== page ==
Structural questions

Rosenbaum said entrepreneurs tend to be concerned with a number of similar issues. About half the questions fielded by volunteer lawyers concern organizational structure — types of business entities, what they mean, how an LLC compares to S Corp, a C Corp or a partnership. The long-distance clinics don’t handle litigation matters and generally don’t review contracts, although some of those services can be provided via other LegalCORPS avenues and affiliations.

“Helping them determine the right kind of entity can help in a number of ways, and it limits their exposure to lawsuits and offers tax advantages,” Rosenbaum said. “The rest of the questions are divided between IP questions about things like trademarks and patents, and questions about real estate, contracts and employment law.”

Medtronic is one of the companies that provide conference areas, video conferencing equipment and its own lawyers to help with the long distance clinics, along with U.S. Bank, Best Buy and others. John Getsinger, the principal legal counsel and pro bono program coordinator for Medtronic’s Neuromodulation Division, said that at each monthly clinic the company hosts, there’s generally one Maslon and one Medtronic lawyer to field questions.

“It helps entrepreneurs and it helps us because it promotes professional development internally,” Getsinger said. “The more kinds of legal issues our lawyers are forced to confront, the better they become.”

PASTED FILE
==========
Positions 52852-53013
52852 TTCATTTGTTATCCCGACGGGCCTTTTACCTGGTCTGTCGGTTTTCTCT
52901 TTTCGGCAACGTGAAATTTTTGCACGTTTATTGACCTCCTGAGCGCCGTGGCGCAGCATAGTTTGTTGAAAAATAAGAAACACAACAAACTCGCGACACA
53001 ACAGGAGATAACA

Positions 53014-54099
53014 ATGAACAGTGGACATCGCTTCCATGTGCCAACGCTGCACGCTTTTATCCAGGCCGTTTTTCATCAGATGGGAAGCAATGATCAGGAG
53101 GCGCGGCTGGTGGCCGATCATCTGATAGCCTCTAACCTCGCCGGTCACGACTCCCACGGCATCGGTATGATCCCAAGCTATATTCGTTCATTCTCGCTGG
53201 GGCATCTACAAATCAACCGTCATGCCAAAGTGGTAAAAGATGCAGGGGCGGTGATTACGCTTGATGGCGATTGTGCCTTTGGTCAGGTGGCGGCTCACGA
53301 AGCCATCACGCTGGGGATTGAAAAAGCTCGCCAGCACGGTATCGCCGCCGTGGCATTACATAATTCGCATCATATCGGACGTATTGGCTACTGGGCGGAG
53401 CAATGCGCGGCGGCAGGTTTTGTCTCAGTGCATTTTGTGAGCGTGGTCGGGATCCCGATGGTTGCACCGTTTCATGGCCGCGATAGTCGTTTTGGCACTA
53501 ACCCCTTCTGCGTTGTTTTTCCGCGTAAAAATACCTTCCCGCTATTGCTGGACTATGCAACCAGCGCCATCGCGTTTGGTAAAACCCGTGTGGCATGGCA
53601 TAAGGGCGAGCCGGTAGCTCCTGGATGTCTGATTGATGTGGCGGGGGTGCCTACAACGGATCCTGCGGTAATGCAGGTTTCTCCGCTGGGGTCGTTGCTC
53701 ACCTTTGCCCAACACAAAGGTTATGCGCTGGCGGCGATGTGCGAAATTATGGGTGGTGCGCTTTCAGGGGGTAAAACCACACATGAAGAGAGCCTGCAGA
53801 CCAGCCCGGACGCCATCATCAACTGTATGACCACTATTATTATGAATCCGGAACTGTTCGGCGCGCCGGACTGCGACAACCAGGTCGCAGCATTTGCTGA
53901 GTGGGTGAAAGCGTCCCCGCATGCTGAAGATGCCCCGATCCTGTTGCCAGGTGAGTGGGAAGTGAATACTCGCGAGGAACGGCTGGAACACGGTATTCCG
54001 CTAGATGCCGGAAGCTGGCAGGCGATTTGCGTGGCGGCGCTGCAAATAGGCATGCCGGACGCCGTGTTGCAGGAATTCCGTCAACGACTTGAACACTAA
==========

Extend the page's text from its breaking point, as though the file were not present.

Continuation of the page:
Rosenbaum said a wide range of businesses participate in the clinics, and that there are no specific requirements for qualifying.

“They tend to be very small businesses, people starting out,” he said. “People generally come to see a lawyer if they’re getting sued or need to sue somebody. We’re trying to nip problems in the bud.”

Locations and times for long-distance legal clinics:

Bemidji: 1 p.m. to 3 p.m. on the final Tuesday of each month at the Headwaters Regional Development Commission.

Brainerd: 11:30 a.m. to 1 p.m. on the final Thursday of each month at the Small Business Development Center office at Central Lakes College.

Duluth: noon to 2 p.m. on the final Tuesday of each month at the UMD Center for Economic Development.

Grand Marais: noon to 2 p.m. on the final Tuesday of each month at Cook County Higher Education.

Grand Rapids: noon to 2 p.m. on the final Tuesday of each month at the Small Business Administration office.

Hutchinson: 11 a.m. to 1 p.m. on the first and third Wednesday of each month at the Southwest Initiative Foundation. Also by appointment at the Small Business Development Center.

International Falls: noon to 2 p.m. on the final Tuesday of each month at the Small Business Development Center.

Marshall: By appointment at the Small Business Development Center office at Southwest Minnesota State University.

Moorhead: 1 p.m. to 3 p.m. on the first Wednesday of each month at Minnesota State University, Moorhead.

Virginia: noon to 2 p.m. on the final Tuesday of each month at the Small Business Development Center office at Mesabi Range College.

One comment

  1. Joseph L Muehlbauer